The history of banking shows a series of events that have gradually weakened the bond between traditional institutions and their customers. The 1980s were a time when banks tried “modernizing” by pushing deregulatory legislation. The consequence was an increased propensity for risk-taking which ultimately led to a large number of bank failures between 1980 and 1994. Many banks were forced to consolidate to survive.
As technology developed, alternatives to institutionalized banking began emerging. Companies like Robinhood and M1 Finance capitalized on customers’ growing distrust for traditional institutions and provided modern alternatives. In addition, technology has made switching institutions hassle-free. The new challenge for banks is discovering how to earn and keep the trust and loyalty of their customers in a rapidly changing and highly competitive landscape.
Customers’ loyalty is largely dependent on their financial wellbeing
One of the best ways for banks to secure trust is to prioritize their customers’ financial well-being. To meet this need, banking services are evolving. While primary services still include safekeeping assets, payments, loans, and investments, the scope of consumer expectations has expanded.
People want to know that their banks care. Customer service ratings show the level of trust consumers have in their bank. These ratings hinge upon how well banks help their customers change their spending habits and avoid pitfalls. To prove their worth, banks need to understand their customers at a micro level. Technology helps deliver this personalized experience and allows a scalable way to reach customers individually and provide them with guidance.
Technology plays an increasing role in customers’ financial wellbeing
With the involvement and increasing importance of technology, the digital piece to the puzzle is crucial. But it’s not just about tools, customers want a personalized and easy-to-use experience. Sophisticated software and improved data strategies can help banks provide the best possible guidance for their customers.
This is not to say that the human element isn’t important. In fact, according to a Merrill Edge report, 89% of Americans still prefer in-person investment advice, though 52% of Gen X and 49% of Millenials have already adopted digital banking. A 2018 report by the CFA Institute indicates that technology “enhances trust but does not replace the need for humans.” If banks want to foster financial wellbeing, they need high-end technology combined with the human element.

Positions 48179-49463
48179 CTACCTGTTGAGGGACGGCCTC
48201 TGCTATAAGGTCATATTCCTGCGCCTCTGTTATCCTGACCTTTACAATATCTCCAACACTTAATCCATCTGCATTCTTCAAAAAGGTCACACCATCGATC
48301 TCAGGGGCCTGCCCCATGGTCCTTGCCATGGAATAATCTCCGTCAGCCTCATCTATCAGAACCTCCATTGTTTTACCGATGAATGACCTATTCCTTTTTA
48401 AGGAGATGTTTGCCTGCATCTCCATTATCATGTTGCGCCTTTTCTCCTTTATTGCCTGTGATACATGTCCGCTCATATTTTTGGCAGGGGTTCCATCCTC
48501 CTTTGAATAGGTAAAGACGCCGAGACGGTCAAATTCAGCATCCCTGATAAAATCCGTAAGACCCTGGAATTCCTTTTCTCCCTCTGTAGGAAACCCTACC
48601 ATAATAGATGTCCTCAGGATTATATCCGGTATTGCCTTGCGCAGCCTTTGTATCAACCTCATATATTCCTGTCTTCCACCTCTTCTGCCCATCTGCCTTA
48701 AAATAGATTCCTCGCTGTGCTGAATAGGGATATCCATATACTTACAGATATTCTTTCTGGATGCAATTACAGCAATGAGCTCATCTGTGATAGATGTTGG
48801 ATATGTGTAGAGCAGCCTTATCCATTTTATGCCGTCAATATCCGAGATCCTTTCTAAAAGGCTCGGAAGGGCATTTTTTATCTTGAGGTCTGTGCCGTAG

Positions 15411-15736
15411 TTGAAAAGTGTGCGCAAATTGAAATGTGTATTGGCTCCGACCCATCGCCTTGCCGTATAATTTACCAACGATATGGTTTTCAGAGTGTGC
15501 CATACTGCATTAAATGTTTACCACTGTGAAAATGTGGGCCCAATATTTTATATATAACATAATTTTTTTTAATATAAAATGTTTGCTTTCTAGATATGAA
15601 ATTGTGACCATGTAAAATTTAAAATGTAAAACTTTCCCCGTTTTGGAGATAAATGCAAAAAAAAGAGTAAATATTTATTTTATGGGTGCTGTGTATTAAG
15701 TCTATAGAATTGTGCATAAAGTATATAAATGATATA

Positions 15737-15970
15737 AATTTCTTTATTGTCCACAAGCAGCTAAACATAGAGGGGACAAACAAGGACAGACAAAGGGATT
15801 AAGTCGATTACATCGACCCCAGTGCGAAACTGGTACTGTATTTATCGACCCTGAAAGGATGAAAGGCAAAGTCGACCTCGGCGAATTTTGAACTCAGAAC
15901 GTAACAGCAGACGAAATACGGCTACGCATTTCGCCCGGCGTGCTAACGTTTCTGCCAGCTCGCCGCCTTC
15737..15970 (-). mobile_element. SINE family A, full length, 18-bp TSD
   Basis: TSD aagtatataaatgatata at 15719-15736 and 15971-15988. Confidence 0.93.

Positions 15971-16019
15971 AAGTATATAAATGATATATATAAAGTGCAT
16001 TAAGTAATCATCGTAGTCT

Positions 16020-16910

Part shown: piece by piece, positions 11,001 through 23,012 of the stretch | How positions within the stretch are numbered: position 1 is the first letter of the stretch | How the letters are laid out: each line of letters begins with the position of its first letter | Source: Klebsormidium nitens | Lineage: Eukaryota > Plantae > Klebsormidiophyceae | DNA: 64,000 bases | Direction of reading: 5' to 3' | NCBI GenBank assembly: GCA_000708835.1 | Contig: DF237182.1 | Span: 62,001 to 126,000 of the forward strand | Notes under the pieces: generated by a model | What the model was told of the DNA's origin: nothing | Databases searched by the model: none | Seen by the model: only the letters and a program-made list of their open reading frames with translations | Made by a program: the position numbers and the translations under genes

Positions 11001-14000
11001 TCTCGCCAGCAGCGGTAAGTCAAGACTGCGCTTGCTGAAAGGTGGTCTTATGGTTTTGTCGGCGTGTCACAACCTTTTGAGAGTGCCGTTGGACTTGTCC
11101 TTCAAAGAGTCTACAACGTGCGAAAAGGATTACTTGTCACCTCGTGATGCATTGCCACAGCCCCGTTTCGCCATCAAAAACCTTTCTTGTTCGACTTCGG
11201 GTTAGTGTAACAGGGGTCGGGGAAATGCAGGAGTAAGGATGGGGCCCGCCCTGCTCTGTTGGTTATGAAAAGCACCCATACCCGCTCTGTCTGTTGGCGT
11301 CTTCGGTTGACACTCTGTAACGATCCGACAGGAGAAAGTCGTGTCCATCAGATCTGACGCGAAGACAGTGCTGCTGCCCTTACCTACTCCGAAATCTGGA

Banks and Financial Wellness
It’s vital for banks to adopt and implement financial wellness platforms. Why? These platforms will help build trusting customers. And what does it mean for those customers? It means a personalized experience. People need access to coaching and industry experts to better understand their finances and track their progress. Technology is key for engagement and for delivering quality customer service, which equates to trust.
Unfortunately, the traditional relationship between banks and financial wellness is best described as love-hate. In a world of numbers and dollar signs, banks want to be able to measure the effectiveness of their program. But they seem to have difficulty quantifying the ROI of such programs or platforms because they don’t know how to define financial wellness. Financial wellness is a term that means different things to different people. At Questis, we believe there are four key elements that define the state of financial well-being:
Have control over day-to-day, month-to-month finances;
Have the capacity to absorb a financial shock;
Are on track to meet your financial goals; and
Have the financial freedom to make the choices that allow you to enjoy life.
Knowing the definition of financial wellness can help determine its ROI. It’s clear that the challenge banks face in today’s world is winning customer loyalty through engagement and trust. Helping customers on their financial wellness journey is one of the best ways to do both.